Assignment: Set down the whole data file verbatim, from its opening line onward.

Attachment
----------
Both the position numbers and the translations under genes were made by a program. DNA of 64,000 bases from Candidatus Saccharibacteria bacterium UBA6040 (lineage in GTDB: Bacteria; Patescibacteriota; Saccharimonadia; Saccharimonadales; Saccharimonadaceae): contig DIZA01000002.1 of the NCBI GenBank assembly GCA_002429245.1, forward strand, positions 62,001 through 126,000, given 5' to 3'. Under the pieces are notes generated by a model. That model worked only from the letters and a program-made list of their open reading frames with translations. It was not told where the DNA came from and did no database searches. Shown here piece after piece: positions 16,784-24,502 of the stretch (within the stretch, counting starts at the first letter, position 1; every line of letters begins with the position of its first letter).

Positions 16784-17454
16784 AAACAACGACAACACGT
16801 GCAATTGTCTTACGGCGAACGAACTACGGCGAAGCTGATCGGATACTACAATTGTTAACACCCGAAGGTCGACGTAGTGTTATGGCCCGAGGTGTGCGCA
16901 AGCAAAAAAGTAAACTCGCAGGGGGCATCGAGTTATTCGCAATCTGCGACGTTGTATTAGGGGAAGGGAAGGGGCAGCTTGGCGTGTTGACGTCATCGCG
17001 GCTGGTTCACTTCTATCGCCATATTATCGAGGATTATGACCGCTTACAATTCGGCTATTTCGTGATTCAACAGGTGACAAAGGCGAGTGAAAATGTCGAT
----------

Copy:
Both the position numbers and the translations under genes were made by a program. DNA of 64,000 bases from Candidatus Saccharibacteria bacterium UBA6040 (lineage in GTDB: Bacteria; Patescibacteriota; Saccharimonadia; Saccharimonadales; Saccharimonadaceae): contig DIZA01000002.1 of the NCBI GenBank assembly GCA_002429245.1, forward strand, positions 62,001 through 126,000, given 5' to 3'. Under the pieces are notes generated by a model. That model worked only from the letters and a program-made list of their open reading frames with translations. It was not told where the DNA came from and did no database searches. Shown here piece after piece: positions 16,784-24,502 of the stretch (within the stretch, counting starts at the first letter, position 1; every line of letters begins with the position of its first letter).

Positions 16784-17454
16784 AAACAACGACAACACGT
16801 GCAATTGTCTTACGGCGAACGAACTACGGCGAAGCTGATCGGATACTACAATTGTTAACACCCGAAGGTCGACGTAGTGTTATGGCCCGAGGTGTGCGCA
16901 AGCAAAAAAGTAAACTCGCAGGGGGCATCGAGTTATTCGCAATCTGCGACGTTGTATTAGGGGAAGGGAAGGGGCAGCTTGGCGTGTTGACGTCATCGCG
17001 GCTGGTTCACTTCTATCGCCATATTATCGAGGATTATGACCGCTTACAATTCGGCTATTTCGTGATTCAACAGGTGACAAAGGCGAGTGAAAATGTCGAT